Benjamin McMahon is regularly sent to spend time with artists, actors, musicians and politicians with the mission of capturing their essence in a single shot.
“Sometimes I have only five or ten minutes to meet and photograph a person,” McMahon explains. “I started to wonder if it was possible to make an honest picture of a person in such a short time. Was it possible for me to make a picture of them that was different. Were they just giving me the same photo face or pose they would give to the next photographer?
“I began asking people to make their own pictures at the end of our shoot. A self-portrait. This way, I thought, they would be in charge. They would choose how to be represented and how they are seen. I wondered if I gave control over to them if I would get something else, something better, something more honest.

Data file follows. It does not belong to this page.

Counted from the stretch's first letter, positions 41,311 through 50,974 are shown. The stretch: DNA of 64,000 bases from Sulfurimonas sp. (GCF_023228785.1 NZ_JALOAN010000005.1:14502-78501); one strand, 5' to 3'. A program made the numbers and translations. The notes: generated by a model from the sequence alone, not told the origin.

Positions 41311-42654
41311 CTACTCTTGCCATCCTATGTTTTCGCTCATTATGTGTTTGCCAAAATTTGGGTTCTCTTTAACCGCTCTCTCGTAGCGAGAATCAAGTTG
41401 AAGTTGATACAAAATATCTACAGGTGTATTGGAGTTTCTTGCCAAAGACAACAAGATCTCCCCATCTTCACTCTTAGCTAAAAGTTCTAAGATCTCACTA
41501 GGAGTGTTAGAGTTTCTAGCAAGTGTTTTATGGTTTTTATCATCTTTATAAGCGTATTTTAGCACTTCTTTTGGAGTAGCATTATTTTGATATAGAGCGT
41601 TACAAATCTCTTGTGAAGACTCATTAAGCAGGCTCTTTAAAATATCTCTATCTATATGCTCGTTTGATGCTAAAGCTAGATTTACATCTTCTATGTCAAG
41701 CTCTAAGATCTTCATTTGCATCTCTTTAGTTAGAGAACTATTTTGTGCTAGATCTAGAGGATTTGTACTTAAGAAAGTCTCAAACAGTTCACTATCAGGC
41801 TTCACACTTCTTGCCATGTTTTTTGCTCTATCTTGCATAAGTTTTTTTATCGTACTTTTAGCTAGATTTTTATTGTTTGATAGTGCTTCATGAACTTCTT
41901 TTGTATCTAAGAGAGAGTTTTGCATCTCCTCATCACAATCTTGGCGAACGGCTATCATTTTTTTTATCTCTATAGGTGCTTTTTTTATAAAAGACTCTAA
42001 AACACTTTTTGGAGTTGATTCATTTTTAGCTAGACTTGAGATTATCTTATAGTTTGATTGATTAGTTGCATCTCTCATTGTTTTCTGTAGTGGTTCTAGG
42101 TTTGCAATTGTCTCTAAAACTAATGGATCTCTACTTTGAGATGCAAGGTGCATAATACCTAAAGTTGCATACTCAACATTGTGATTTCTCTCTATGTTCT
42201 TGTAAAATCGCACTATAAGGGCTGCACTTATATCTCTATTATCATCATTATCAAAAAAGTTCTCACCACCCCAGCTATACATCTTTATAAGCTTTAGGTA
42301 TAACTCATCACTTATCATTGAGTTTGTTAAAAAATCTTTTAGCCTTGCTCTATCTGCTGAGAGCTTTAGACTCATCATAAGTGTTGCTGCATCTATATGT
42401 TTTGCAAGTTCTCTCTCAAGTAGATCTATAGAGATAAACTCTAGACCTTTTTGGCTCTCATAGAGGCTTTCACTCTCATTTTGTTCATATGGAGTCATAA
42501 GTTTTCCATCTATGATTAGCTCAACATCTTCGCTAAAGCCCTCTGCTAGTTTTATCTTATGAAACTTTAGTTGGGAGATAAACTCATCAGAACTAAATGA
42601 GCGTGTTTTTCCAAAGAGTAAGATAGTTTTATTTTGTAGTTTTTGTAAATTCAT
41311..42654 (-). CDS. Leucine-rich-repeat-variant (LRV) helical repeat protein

“We would find a spot together and set up the camera, I would focus the manual camera and help frame, and then it was up to them how they looked. Did they feel like smiling? Did they want to be serious? No one else was there to direct them but themselves. I always asked them to be more considered with it: less selfie, more self-portrait; less Kardashian, more Kahlo.”